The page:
Meanwhile, over at SocArXiv, we’re working on revolutionizing the research process and how we communicate about it in the social sciences. You can follow the exploits of the SocArXiv project on our blog SocOpen. There you can read, most recently:

That’s the update!

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More bad reporting on texting and driving, and new data

The New York Times‘ problem of misrepresenting the relationship between phones and traffic fatalities, which seems to have begun with Matt Richtel, has just gotten worse.

Richtel sells books on the fear of texting and driving (which, of course, is dangerous), and the website for his book still — despite my repeated entreaties, public and private — leads with the bad, false, unsourced Internet meme, that “the texting-while-driving epidemic continues to claim 11 teen lives per day.” (As a reporter, how could you sleep one night with that BS up under your name? Mind boggling.)

Anyway, the new entrant is David Leohnardt. At the heavy risk of jeopardizing future opportunities to publish on the Times op-ed page, I tweeted that his recent column included “one of the dumbest things I’ve ever read in the NYTimes.” Washington Post WonkBlog writer Jeff Guo pointed out Leonardt’s column, which claimed that, with regard to the recent spike in traffic deaths, “The only plausible cause is the texting, calling, watching, and posting that people now do while operating a large piece of machinery.” The column contained not a piece of evidence to support that claim (though there were some awful anecdotes), which is why I said it was dumb.

Which is too bad. But even though the spike in traffic deaths is concerning, reporting should not be wrong.

Early estimates from the National Safety Council (which uses a different method than the Federal NHTSA) show a 6% increase in traffic fatalities for 2016. Leonhardt, working really hard to make that absolutely as alarming as possible, produced this graph, showing percent change in fatalities over successive two year periods going back to 1980:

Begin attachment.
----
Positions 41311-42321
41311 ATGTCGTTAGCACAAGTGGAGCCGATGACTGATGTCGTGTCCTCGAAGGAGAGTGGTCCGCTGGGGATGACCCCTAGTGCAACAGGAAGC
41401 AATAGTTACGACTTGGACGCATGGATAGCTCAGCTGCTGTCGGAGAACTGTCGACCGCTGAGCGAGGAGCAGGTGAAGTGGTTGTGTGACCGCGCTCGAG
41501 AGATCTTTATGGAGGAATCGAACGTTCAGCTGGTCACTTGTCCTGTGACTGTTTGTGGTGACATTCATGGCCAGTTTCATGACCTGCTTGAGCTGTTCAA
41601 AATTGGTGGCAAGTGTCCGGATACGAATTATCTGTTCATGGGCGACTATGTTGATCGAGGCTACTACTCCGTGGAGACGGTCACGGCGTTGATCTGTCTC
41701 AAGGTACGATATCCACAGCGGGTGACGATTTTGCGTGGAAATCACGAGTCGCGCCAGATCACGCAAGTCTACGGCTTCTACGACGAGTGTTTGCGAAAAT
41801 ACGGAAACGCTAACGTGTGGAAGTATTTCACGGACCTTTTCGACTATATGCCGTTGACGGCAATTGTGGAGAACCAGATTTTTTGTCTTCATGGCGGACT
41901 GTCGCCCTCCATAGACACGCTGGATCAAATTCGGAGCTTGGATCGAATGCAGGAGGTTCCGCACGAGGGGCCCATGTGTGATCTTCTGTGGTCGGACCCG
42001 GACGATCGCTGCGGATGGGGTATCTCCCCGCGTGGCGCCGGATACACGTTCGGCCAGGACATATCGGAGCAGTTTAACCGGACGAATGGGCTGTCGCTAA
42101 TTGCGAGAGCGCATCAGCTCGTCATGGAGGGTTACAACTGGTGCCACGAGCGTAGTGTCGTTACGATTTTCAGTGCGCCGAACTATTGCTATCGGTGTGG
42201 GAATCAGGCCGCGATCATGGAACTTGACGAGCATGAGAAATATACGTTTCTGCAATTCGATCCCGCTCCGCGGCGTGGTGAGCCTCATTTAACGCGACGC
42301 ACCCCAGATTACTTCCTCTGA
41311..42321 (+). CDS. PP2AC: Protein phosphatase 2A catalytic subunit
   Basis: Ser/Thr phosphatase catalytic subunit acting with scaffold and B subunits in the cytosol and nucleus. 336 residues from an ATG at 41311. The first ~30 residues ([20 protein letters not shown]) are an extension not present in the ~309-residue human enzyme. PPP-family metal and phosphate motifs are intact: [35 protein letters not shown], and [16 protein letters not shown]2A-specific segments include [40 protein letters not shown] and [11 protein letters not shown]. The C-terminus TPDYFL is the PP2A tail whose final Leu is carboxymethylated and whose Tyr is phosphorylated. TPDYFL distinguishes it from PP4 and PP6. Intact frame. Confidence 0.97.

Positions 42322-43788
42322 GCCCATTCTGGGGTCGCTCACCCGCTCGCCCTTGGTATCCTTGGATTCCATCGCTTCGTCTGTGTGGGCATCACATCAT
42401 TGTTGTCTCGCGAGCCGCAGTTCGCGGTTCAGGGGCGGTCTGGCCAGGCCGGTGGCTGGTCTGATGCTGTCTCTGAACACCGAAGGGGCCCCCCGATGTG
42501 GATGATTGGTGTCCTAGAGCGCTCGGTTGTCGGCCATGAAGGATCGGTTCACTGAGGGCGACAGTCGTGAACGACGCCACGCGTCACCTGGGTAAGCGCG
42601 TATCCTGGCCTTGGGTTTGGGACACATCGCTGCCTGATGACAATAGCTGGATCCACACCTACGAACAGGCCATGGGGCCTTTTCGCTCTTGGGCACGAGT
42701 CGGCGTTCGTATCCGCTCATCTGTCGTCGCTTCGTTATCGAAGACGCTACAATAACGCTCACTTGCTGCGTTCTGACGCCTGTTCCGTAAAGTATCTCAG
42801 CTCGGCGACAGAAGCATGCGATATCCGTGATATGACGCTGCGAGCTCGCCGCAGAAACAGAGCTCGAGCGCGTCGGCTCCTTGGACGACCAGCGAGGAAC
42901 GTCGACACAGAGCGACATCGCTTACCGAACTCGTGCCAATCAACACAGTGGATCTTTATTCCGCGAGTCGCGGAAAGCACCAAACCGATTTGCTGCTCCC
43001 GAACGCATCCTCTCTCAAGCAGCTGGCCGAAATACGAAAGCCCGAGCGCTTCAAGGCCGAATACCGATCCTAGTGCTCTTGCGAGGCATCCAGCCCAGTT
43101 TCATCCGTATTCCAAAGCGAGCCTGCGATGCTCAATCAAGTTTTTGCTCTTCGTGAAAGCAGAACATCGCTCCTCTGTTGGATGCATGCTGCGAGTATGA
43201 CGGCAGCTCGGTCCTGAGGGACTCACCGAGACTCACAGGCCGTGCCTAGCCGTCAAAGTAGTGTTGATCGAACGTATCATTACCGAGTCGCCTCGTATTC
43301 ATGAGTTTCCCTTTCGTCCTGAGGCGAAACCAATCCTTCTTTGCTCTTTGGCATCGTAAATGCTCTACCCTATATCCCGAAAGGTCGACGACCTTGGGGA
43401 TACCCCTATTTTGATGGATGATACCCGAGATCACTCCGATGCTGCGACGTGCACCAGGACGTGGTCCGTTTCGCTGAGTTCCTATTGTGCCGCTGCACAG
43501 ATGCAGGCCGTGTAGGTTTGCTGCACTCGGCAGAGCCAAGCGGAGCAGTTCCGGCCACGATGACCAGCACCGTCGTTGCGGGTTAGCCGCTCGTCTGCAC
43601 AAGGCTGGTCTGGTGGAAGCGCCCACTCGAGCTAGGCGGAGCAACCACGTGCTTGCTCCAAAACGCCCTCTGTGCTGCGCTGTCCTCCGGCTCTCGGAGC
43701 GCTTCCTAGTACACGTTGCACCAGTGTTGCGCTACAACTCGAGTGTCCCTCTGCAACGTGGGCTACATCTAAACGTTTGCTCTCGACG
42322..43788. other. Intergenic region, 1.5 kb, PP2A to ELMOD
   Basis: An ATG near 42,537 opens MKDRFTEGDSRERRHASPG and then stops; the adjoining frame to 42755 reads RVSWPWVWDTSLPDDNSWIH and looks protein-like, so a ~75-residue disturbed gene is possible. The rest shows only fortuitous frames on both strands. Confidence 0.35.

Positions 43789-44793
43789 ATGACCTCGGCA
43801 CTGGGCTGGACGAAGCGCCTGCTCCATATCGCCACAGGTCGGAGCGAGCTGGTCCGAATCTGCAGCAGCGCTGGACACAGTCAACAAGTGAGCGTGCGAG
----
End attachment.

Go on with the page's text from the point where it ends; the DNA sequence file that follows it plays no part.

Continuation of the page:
C6aFWA5U4AEzK8I

Because it’s hard to add up the pluses and minuses in your head, It would be really easy — really really easy — to look at Leonhardt’s chart and think fatalities are higher now than they were in 1980. But rather than pointing out that fatalities per person have fallen by half since 1980, he instead writes, “It’s the first significant rise in a half century,” which would be true except for the significant rise in every single decade of the last half century.

This is a lot like when Richtel described the 2015 rise as, “soaring at a rate not seen in 50 years.” Not that the rate was not seen in 50 years, of course, just that the soaring of the rate hadn’t been (or so the NYT Science Desk told me when I complained).

Adding 6% to the NHTSA numbers for 2015, I get the follow graph, showing the trends in deaths per person in the population, and deaths per mile traveled, as changes since 1970. (The deaths per mile haven’t been released for the whole year yet; click to enlarge.)

PercentWhite

That is a troubling spike, which takes us all the way back to 2009 fatality rates. We should make the roads safer, by using them less and using them more safely. But come on, NYTimes.

Read the whole, completely aggravating series, under the texting tag.

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Fertility trends and the myth of Millennials

The other day I showed trends in employment and marriage rates, and made the argument that the generational term “Millennial” and others are not useful: they are imposed before analyzing data and then trends are shoe-horned into the categories. When you look closely you see that the delineation of “generations” is arbitrary and usually wrong.

Here’s another example: fertility patterns. By the definition of “Millennial” used by Pew and others, the generation is supposed to have begun with those born after 1980. When you look at birth rates, however,  you see a dramatic disruption within that group, possibly triggered by the timing of the 2009 recession in their formative years.

I do this by using the American Community Survey, conducted annually from 2001 to 2015, which asks women if they have had a birth in the previous year. The samples are very large, with all the data points shown including at least 8,000 women and most including more than 60,000.